A LoyaltyLobby reader sent us an email about difficult situation that they had faced when checking in with Cathay Pacific (Oneworld airline) for their flight home in Taipei connecting to SAS in Hong Kong.
Here’s the email from the reader:
So, yesterday my fiancé and I were traveling from Taipei back home to Stockholm via Hong Kong, as the final part of a trip that was booked in February this year. The first leg was from Taipei to Hong Kong with Cathay Pacific, and the second leg was from Hong Kong to Stockholm with Scandinavian Airlines. Both flights were in Economy and on the same ticket/PNR. We both hold status with SK (Diamond and Gold), but no status with CX.
Now, SK offers their own Diamond and Gold members to check in two extra bags in addition to the quota that is already included (in this case one bag weighing a maximum of 23 kgs). CX, if I’m not mistaken, offers all Economy passengers without any status to check in 30 kgs (up to two bags).
At TPE we wanted to check in four bags (weighing 23, 23, 6 and 4 kgs). We were told that we were only allowed one piece each of a maximum of 23 kgs, something that surprised us, as SK would be the most significant carrier taking us home to ARN. We also checked with a supervisor, and he confirmed that we would have to pay for anything above 23 kgs, as the rules for most significant carrier does not include status benefits. Running out of time and options (this was an early morning flight where the check-in opened a mere 90 minutes before departure) we opted for the only option presented to us: pay a whopping 3,670 TWD for 10 kgs overweight and have the bags checked only to HKG. When informing the check-in staff that we only had a 1h 45m connection in HKG, they told us that this wouldn’t be a problem, as all we needed to do was to approach SK’s transfer desk in HKG and tell them to send the bags on to ARN. Now, of course this made no sense, but with now a mere 50 minutes until departure from TPE we had no choice but to run to security and immigration to make our first flight. At the boarding gate at TPE we asked the gate staff about what would happen, and they told us that bags that are checked only to HKG of course must be picked up there and re-checked for the next flight in person. Luckily our flight arrived a few minutes early into HKG, and being familiar with that airport – as well as holding frequent visitor status – we made our way through the airport and were able to re-check in at SK’s check-in desk 10 minutes before it closed.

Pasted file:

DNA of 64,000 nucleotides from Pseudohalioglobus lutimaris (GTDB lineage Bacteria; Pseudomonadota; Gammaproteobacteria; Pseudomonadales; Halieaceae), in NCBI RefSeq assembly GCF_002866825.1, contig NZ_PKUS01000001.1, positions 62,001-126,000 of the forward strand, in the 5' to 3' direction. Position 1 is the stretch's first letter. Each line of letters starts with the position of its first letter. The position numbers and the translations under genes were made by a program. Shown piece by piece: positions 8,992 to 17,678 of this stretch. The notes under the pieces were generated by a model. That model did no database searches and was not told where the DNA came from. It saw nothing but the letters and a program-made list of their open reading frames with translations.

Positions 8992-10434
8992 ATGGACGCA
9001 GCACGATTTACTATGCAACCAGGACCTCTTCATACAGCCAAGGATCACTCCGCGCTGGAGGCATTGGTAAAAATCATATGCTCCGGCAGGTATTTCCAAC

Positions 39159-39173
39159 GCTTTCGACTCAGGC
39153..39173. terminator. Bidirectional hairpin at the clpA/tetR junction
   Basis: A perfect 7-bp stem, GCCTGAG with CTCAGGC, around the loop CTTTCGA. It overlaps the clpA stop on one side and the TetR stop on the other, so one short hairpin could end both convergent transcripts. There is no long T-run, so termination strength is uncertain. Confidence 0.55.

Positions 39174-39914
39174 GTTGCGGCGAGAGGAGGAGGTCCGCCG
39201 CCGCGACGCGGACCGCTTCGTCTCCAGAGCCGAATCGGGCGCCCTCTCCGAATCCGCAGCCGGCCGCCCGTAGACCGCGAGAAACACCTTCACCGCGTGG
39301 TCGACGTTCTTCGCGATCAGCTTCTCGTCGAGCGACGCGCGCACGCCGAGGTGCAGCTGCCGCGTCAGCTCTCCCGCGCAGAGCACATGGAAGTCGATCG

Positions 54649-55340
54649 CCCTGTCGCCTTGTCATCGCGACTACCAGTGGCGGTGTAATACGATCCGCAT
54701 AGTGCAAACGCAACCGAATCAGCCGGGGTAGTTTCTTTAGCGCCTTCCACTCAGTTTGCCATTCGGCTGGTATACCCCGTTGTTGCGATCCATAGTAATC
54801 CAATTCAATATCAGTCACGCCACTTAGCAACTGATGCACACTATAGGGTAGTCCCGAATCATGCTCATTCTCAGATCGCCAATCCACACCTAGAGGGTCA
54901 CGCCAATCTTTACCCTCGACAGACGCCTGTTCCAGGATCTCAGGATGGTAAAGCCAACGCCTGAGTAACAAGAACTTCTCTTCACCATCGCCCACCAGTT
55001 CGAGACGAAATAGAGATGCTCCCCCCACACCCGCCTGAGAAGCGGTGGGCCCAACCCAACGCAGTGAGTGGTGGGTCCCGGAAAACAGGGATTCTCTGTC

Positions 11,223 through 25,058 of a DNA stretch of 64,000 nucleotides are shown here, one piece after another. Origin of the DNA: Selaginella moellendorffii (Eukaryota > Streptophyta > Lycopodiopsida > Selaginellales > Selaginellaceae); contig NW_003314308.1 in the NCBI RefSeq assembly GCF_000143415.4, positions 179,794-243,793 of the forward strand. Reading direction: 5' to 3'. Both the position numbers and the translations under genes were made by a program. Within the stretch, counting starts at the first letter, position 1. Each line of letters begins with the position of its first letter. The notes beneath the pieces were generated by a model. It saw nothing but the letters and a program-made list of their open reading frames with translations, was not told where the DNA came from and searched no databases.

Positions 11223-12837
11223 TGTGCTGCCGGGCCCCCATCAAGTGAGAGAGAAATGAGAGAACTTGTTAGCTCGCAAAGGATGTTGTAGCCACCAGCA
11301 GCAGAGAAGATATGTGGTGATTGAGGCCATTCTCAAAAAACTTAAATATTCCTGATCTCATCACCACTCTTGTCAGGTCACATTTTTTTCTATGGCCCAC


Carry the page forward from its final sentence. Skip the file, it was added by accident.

Looking back at the whole experience we feel that very little of what happened made sense, and also we were probably unable to think clearly as we were stressed and suffered from lack of sleep (we got up at 02:30 that morning to make it to the airport in time). Besides from misinforming us about how the bags would be handled at HKG, was the situation handled correctly by the CX check-in staff at TPE? Or should we in fact have been entitled to check in the extra bags without any cost – either to HKG or all the way to ARN?
The problem here is that Cathay Pacific is part of Oneworld and SAS is in Star Alliance. The most significant carrier luggage allowance doesn’t take into account the extra allowance that the reader and fiance were eligible on the long-haul segment based on their SAS status. This won’t extend to the Cathay flight.
Not sure if the reader had taken full advantage of their carry-on allowance or if the extra bags were too big to take on board.
Cathay Pacific, however, could have checked all the bags though to Stockholm and collected the extra cash only for their portion and let SAS to deal with the extra on their flight (waived due to status). Not sure why they didn’t do this? The flights to Hong Kong are often delayed and the likelihood of missing the light to Sweden was great (luckily they made it).
Not sure why SAS here used Cathay Pacific as their feeder from Taipei when there is EVA Air too that is part of Star Alliance and the reader would have been eligible for Star Alliance Gold member extra luggage allowance on that airline?
You have to be really careful when booking mixed itineraries including codeshares on airlines that are not on same alliance. There are very few exceptions to the rule but status related benefits are 99% of the time extended based on the operating airline and not the marketing one.
I have lifetime status with both Star Alliance (United Gold) and Oneworld (AA Platinum) that helps if flying in economy. SkyTeam status comes and goes depending how many flights I take on the alliance but I have Elite Plus right now from Flying Blue.